Clippers blow 100-91 lead in Portland, lose 101-100

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The Clippers trailed most of the night before taking control in the fourth quarter and taking a commanding lead. But they surrendered the final 10 points of the game to suffer a painful loss in Portland.

Well that one hurt. The Los Angeles Clippers trailed the Portland Trail Blazers from the end of the first quarter until midway through the fourth, but withstood some hot three point shooting by the Blazers and put themselves in position to get a quality win on the road playing without Chris Paul. Overcoming a deficit that grew as high as 14 in the second quarter and 13 in the third quarter the Clippers used a 15-2 run to take a nine point lead with 2:38 remaining in the game. Not to mention that the lead was 100-91, guaranteeing that they would win the game provided that Lawler's Law would not be violated.

Unfortunately the Blazers scored the final 10 points of the game to steal back the game that the Clippers had stolen. What had only seconds before looked like a gritty performance to steal a tough win in a hostile venue had turned into an ugly collapse in the final two minutes.

The first five points of the 10-0 run were innocuous enough. Damian Lillard hit a long three to cut the lead to six and then LaMarcus Aldridge found J.J. Hickson alone under the basket for a dunk. But at least the Clippers had forced the Blazers to use clock on those two possessions. The next five points were a complete disaster. After he missed a three point attempt, Jamal Crawford gambled for a steal on the outlet pass allowing Wesley Matthews a lane to the basket, and Matt Barnes fouled him for good measure, resulting in a three point play in five seconds of clock with just over a minute remaining. With the Clippers still holding a one point lead, Lamar Odom missed an open jump shot and Blake Griffin committed a loose ball foul on the rebound -- giving the Blazers two free throws and the lead without any time coming off the clock. Those five points, which wound up being the final five points of the game, came on a layup and three free throws and took a total of five seconds. Given that the Clippers defense had stymied Portland in the fourth quarter, had they simply given themselves a chance to play defense on those two possessions they probably still would have won the game.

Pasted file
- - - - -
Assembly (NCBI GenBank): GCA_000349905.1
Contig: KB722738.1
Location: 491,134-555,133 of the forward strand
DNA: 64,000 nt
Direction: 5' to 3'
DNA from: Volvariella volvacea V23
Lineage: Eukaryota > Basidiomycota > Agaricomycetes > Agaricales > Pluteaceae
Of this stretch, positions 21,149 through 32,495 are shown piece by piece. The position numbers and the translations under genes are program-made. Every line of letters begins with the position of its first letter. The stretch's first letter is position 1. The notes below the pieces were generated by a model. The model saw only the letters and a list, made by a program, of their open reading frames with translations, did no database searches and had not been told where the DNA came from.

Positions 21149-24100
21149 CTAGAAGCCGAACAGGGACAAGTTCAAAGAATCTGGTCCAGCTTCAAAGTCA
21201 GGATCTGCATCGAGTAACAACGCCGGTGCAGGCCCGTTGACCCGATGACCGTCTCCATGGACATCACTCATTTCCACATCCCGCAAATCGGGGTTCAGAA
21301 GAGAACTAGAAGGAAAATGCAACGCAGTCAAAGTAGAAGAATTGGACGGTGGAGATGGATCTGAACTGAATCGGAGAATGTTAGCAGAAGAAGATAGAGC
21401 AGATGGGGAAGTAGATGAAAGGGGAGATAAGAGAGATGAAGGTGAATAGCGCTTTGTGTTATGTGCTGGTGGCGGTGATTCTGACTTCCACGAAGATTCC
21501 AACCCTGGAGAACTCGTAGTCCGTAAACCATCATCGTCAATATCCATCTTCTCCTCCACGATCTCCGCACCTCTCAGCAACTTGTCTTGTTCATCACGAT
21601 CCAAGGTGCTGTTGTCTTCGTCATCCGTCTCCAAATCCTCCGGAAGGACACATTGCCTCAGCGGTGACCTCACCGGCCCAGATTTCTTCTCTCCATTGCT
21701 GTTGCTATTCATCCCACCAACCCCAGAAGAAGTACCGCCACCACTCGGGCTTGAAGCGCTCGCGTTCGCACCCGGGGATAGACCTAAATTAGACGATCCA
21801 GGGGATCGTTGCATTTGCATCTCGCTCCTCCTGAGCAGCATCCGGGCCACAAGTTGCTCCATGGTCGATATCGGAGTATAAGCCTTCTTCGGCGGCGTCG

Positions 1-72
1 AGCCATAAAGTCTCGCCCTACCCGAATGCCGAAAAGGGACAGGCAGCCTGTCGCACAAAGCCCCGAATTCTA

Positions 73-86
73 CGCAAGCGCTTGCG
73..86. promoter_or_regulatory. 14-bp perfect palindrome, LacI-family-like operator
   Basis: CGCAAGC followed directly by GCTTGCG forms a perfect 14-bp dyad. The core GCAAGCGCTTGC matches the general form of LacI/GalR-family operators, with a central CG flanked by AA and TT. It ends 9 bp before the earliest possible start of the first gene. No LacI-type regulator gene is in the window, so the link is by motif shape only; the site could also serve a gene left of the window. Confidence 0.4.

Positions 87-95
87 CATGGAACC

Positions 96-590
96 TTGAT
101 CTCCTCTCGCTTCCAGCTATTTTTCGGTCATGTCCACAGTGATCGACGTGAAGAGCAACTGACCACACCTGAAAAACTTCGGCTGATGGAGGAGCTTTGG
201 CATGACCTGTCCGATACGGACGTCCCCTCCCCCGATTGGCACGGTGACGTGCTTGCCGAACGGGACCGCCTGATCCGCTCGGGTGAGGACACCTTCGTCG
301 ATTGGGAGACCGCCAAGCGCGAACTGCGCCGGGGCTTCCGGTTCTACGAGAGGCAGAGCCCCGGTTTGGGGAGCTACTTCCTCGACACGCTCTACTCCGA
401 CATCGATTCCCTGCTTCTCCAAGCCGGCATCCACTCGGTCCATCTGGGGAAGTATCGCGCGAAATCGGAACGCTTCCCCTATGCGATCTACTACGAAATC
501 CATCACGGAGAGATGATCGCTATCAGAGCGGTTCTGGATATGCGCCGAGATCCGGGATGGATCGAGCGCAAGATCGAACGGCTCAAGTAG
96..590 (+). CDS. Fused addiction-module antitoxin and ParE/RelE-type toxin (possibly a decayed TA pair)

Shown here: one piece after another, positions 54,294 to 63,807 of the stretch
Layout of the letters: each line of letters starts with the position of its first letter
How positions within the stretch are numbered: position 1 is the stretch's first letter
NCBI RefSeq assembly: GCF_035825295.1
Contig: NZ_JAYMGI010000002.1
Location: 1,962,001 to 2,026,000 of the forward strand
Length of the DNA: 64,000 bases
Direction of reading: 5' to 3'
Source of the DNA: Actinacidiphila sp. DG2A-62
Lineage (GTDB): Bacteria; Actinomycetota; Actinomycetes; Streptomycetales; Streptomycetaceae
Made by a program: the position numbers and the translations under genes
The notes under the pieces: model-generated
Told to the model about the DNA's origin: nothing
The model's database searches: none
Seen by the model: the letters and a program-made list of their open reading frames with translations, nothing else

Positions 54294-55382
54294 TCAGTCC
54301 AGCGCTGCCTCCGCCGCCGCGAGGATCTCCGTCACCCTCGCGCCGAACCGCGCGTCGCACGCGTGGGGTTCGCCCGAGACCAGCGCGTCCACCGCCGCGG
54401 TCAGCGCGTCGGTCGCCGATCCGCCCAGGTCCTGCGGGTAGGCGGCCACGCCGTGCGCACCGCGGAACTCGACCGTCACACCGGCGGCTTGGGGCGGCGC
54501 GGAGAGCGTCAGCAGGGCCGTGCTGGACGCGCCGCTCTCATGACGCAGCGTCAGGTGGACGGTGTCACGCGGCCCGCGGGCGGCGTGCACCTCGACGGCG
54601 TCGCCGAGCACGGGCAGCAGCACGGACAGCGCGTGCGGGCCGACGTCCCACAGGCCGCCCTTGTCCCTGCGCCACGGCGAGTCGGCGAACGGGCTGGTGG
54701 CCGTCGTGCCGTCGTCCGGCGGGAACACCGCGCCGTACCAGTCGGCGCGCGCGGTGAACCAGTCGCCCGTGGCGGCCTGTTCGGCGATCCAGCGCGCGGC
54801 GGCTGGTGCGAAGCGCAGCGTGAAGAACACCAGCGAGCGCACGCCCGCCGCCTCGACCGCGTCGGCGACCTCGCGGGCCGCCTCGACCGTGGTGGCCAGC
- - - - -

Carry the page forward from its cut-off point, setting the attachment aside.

But the Clippers problems in the final minutes came on both ends of the floor, not just the defensive mistakes that resulted in the final five points. As is so often the case, once the game got down around two minutes remaining, the Clippers seemed to become much more concerned with running clock than with running an offense. To be fair, without Chris Paul the offense mostly consisted of Crawford running high screen and roll with Griffin, but it had been working, with Crawford scoring 19 and Griffin putting up 24 along with 10 assists mostly from catching the ball near the foul line from that pick and roll. But suddenly they were running it with the shot clock running down and fewer options because of the short clock. The Clippers final three possessions while they still had the lead produced:

  • A Griffin fallaway jump shot at the shot clock buzzer;
  • A Crawford three pointer with three on the clock;
  • An Odom 18 footer at the shot clock buzzer.

It's an obvious and convenient excuse to say that this would not have happened with a healthy Chris Paul on the court, and that's probably true. However, the tendency to nurse a lead, rather than to play the way that allowed you to acquire that lead in the first place, is something we've seen with Paul on the floor as well (the last game against the Lakers where the Clippers hung on for the win but made it far too close being a prime example).

The other negative recurring theme for the Clippers is their three point defense. Or perhaps it's better to simply say the three point shooting of their opponent. This was the eighth time this season that a Clipper opponent has made 11 or more three pointers while making at least 40% of them -- the Clippers are 0-8 in those games, which is pretty remarkable when you consider that they are 32-5 in all their other games.

It's tempting to say that the Clippers perimeter defense is shoddy, but there are a few facts that belie that conclusion. For one thing, this is still the fifth best defense in the NBA, seventh best in effective field goal percentage allowed. Defense is a holistic challenge, and gambling for a few more steals or helping in the lane more may indeed result in more open three pointers, but you can't have everything, and the team's overall defensive numbers speak for themselves. So while the Clippers may be 20th in three point percentage defense, that number is out of context if you don't also consider the bigger defensive picture, which remains very solid. For another, with very few exceptions, there were not a lot of wide open threes for the Blazers tonight. They made threes with hands in their faces, they made threes late in shot clocks, they made threes from three steps behind the arc, they made threes coming off screens running away from the basket. It was great three point shooting (44%) from a team that has been pretty mediocre from beyond the arc (less than 34%) this season. It happens.

In the end it amounts to easily the most painful loss of the season. A game they appeared to be losing, where they took full control in the final quarter, and then fell apart in the end. No, it probably wouldn't have happened with a healthy Chris Paul. Yes, obviously they need him back. And with Memphis now just a game back of the Clippers in the loss column (2.5 overall) they need him back soon or they'll be in a very different playoff race than they one they were in last week.

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